By Joseph F. Goldberg, MD (bio)
Clinical Professor of Psychiatry at the Icahn School of Medicine at Mount Sinai, New York, NY, USA
Substance use disorders are in many respects among the most challenging of all comorbidities with respect to both the diagnostic clarity and optimal treatment of bipolar disorders.
Let’s start by realizing that persons with a bipolar disorder often also have a substance use disorder at some point in their lives. The same is true the other way around—persons with a substance use disorder are more likely than others to also have a bipolar disorder. This comorbidity between bipolar disorders and substance use disorders is of great importance in the diagnosis and treatment of both the disorders.
How common is this comorbidity?
A large meta-analysis of epidemiological studies among over 200,000 bipolar disorder patients placed the lifetime prevalence of any substance use disorder at 33% and of an alcohol use disorder at 24% (Hunt et al., 2016a).
In other words, at some times in their lives, among patients with bipolar disorders:
– A THIRD also has some substance use disorder (alcohol or other)
– A QUARTER also has an alcohol use disorder.
Another large meta-analysis by the same team but of studies done in clinical populations (Hunt et al., 2016b) found the lifetime prevalence of any substance use disorder to be even higher than that in the meta-analysis of general population studies that was mentioned above.
The substance use disorders that most commonly occur in persons with a bipolar disorder, evaluated in clinical settings where the comorbidity is even higher than in the general population, are (Hunt et al., 2016b):
– Alcohol use disorder — in 42% of patients with a bipolar disorder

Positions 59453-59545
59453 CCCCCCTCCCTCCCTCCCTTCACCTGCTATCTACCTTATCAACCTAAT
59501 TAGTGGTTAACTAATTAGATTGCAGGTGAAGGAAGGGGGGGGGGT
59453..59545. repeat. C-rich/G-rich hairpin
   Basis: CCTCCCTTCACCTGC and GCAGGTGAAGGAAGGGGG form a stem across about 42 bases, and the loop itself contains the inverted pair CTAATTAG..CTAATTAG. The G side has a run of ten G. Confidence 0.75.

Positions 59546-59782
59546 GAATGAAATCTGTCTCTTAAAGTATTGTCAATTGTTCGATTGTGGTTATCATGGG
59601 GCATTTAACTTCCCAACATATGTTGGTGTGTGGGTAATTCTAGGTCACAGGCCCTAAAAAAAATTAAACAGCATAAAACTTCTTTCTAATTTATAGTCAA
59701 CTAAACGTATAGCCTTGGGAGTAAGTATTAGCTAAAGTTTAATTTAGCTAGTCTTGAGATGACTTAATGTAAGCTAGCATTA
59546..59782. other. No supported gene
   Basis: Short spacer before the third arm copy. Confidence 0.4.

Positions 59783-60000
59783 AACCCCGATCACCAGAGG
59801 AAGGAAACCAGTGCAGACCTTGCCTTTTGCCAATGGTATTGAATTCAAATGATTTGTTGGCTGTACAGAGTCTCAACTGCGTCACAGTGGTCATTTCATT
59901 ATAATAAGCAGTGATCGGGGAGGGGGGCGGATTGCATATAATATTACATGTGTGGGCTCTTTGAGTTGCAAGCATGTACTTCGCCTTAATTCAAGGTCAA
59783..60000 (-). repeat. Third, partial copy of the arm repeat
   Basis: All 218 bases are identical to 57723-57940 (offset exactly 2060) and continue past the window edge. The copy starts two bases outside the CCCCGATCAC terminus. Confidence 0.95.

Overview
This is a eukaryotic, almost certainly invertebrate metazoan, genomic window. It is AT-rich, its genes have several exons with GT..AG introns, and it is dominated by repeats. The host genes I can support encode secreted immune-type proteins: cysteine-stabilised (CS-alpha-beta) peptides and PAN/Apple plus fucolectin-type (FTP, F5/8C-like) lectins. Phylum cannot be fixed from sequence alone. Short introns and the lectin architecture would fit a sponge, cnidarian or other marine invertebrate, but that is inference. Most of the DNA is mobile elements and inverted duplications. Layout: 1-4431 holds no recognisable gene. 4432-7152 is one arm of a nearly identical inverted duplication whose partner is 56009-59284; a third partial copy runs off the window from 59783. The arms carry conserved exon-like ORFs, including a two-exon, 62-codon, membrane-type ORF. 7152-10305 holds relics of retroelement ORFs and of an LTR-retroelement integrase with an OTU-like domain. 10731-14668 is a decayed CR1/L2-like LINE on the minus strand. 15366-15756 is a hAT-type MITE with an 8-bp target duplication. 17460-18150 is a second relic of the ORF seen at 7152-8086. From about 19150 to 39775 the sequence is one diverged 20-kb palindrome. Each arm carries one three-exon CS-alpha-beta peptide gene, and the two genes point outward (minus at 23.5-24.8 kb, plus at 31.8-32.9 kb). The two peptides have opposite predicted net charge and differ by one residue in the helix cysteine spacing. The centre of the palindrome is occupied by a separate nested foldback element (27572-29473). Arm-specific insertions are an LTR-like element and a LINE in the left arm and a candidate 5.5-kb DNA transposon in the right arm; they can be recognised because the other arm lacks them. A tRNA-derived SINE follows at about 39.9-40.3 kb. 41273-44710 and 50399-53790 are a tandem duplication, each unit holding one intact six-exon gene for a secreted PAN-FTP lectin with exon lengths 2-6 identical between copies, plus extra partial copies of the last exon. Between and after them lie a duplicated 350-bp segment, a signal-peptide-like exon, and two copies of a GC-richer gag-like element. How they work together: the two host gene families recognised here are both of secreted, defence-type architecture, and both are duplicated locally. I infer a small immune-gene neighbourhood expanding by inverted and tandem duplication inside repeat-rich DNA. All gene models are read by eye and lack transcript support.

– Cannabis use disorder — in 20% of patients with a bipolar disorder
Who is more likely to have this comorbidity?
1. Those who had an onset of the bipolar disorder before the age of 18 years are nearly twice as likely to also have a substance use disorder (Joslyn et al., 2016; Hunt et al., 2016b). The substance use may be both a precipitating factor for and a consequence of the early onset of the bipolar disorder (Hunt et al., 2016b).
2. Men with a bipolar disorder are more likely to also have a substance use disorder compared to women with a bipolar disorder (Messer et al., 2017). For example, the lifetime prevalence of alcohol use disorder was 35% in men with a bipolar disorder versus 17% in women with a bipolar disorder (Hunt et al., 2016b).
Clinicians should make sure to carefully screen all patients with a bipolar disorder for a substance use disorder and vice versa.
Editor: We should take care to avoid the error of assuming that because the person has a substance use disorder, the additional diagnosis of bipolar disorder must be an error. Sometimes it is, and sometimes it is not. Either way, it is important to not make a diagnostic mistake. For some very helpful tips on how to cut through diagnostic confusion and on how to treat patients with this comorbidity, please see the following articles by Dr. Goldberg:
Hunt GE, Malhi GS, Cleary M, Lai HM, Sitharthan T. Comorbidity of bipolar and substance use disorders in national surveys of general populations, 1990-2015: Systematic review and meta-analysis. J Affect Disord. 2016a Dec;206:321-330. doi: 10.1016/j.jad.2016.06.051. Epub 2016 Jun 25. Review. PubMed PMID: 27426694.
Hunt GE, Malhi GS, Cleary M, Lai HM, Sitharthan T. Prevalence of comorbid bipolar and substance use disorders in clinical settings, 1990-2015: Systematic review and meta-analysis. J Affect Disord. 2016b Dec;206:331-349. doi: 10.1016/j.jad.2016.07.011. Epub 2016 Jul 9. Review. PubMed PMID: 27476137.
Joslyn C, Hawes DJ, Hunt C, Mitchell PB. Is age of onset associated with severity, prognosis, and clinical features in bipolar disorder? A meta-analytic review. Bipolar Disord. 2016 Aug;18(5):389-403. doi: 10.1111/bdi.12419. Epub 2016 Aug 17. Review. PubMed PMID: 27530107.
Messer T, Lammers G, Müller-Siecheneder F, Schmidt RF, Latifi S. Substance abuse in patients with bipolar disorder: A systematic review and meta-analysis. Psychiatry Res. 2017 Jul;253:338-350. doi: 10.1016/j.psychres.2017.02.067. Epub 2017 Apr 8. Review. PubMed PMID: 28419959.
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